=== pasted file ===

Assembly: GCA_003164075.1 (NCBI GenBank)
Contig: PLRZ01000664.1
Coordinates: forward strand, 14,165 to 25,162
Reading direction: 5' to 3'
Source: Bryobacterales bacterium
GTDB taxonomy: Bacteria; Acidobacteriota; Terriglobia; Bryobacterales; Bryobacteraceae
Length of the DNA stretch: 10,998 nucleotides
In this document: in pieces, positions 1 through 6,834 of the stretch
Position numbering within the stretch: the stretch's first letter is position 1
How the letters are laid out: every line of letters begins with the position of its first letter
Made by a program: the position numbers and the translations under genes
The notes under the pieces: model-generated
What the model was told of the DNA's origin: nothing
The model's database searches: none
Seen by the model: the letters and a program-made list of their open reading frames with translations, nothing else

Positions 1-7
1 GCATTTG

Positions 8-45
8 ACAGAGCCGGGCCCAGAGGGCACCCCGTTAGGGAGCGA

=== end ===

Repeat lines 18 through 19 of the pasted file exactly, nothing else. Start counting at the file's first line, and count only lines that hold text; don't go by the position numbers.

Positions 8-45
8 ACAGAGCCGGGCCCAGAGGGCACCCCGTTAGGGAGCGA